THOUGH, of course, the Catholics in each territory of British West Africa are in the minority. they exert an influence. socially and politicall■ • quite out of proportion to their numerical strength. Lay Catholics are well represented on every social and political level.
The Ministers, central and regional. include a number of Catholics.
Catholics being made aware ol their civic responsibility and trained to do their share in shaping the policy and working towards the welfare and development of the country. And in this endeavour the Catholic Social Guild and the Catholic Workers' College at Oxford, as well as the Young Christian Workers and the Catholic Action Girls' Organisation in London and other British Catholic lay movements, such as the Knights of St. Columba and the Legion of Mary, are contributing tremendous help— more or less directly—towards the training of an enlightened lay Catholic leadership in West Africa.
THE Holy See is watching the progress of the Church in West Africa with a constant motherly care. Through the foresight and recommendation of the Apostolic Delegate, Archbishop David Mathew, Hierarchies were erected in Nigeria and the Gold Coast in 1950. Since then a number of vicarates and prefectures apostolic have been raised to dioceses, and new ones established.
To give an unmistakable proof of the unbounded trust which the present Holy Father has in the capability and leadership of the indigenous clergy in West Africa, he in 1952 appointed a Native diocesan Bishop in the Gold Coast, and in 1953 made a Nigerian an Auxiliary Bishop. There are signs of greater hopes for the Church in West Africa.
Many of the problems which beset missionaries in West Africa are wholly different whom, while many others are similar to, those which confront priests in Europe. The main difficulty is lack of means and personnel. Nigeria, for instance. which is over five times as big as Great Britain. is served by about 500 missionary priests and about 45 Nigerian priests. The missionaries arc faced with the task of breaking new ground and winning fresh converts to Christ while they must also sustain the faith of the faithful, who. baptised or under instruction. number about 1.000,000. If the number could rise by an arithmetical progression. the number of converts will swell tw a geometrical progrcssion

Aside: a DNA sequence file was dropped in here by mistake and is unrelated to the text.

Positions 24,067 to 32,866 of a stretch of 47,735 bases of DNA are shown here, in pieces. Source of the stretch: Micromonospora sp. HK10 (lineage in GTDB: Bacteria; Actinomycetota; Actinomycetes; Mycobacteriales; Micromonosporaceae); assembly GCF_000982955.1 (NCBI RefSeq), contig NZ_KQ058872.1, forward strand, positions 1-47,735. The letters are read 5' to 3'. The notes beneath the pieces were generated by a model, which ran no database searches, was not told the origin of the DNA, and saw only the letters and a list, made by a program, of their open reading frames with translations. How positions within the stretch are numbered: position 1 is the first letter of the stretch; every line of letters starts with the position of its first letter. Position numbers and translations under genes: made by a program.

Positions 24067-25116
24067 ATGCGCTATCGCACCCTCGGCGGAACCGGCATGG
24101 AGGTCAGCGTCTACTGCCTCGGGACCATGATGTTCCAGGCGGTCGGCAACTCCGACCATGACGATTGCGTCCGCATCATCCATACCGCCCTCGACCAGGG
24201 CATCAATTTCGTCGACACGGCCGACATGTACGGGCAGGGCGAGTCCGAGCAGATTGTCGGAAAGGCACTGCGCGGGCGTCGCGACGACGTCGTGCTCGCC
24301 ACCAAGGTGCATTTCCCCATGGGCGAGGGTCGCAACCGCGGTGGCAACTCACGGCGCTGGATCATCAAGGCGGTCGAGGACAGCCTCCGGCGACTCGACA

-IN many West African towns the
problem of checking leakage from the Faith and of steering the young people clear of the battalions of modern allurements are practically the same as those in European towns. And the socialeconomic problems which attach to Labour and Management which are a bug-bear to the working classes in Europe are becoming prominent. if not so acute. also in West Africa.
Hence, anybody charged with the responsibility of defining social and educational problems for West Africa cannot ignore all the various means in vogue in Europe calculated to counteract or check the inroads of unwholesome if not Communistic ideologies.
THE missionaries in West Africa -Iare mostly Irish. The lay British population consists mostly of nonCatholics. I often wonder if better progress would not be made if British Catholics took a greater interest in the Catholics of those countries depending on the British Commonwealth, just as the Belgians take a keen and practical interest in the Belgian Congo and Urua-Urundi.
As it is, the average English Catholic, priest or layman, cannot locate Nigeria on the map.
Now the missions are .open not only to priests, nuns or other religious but also to the laity. There is a wide field of missionary activity for lay missionaries or lay-auxiliariesteachers, nurses, doctors and others. And the Belgians are foremost in this capacity. Why not British Catholics?
It is hardly necessary to remind the readers of the importance of prayers for missions. "Pray ye to the Lord of harvest, that He send more labourers into His vineyard." An extra Hail Mary each night can do wonders in sustaining the courage and health of a lone missionary, or strengthen a West African boy or girl in a religious vocation. So don't miss a Hail Mary. And if you would like to give a tangible proof of your mLactical interest in the missions, if you would like to identify yourself, effectively as well as affectively, with the glorious work of making Christ better known and loved, you can devote whatever you can spare from your slender resources, or whatever you can do without, towards the missions.
A better investment you cannot make. for the interest is safe in the heavenly. Bank. A surer system of Pools you cannot invent because you always win.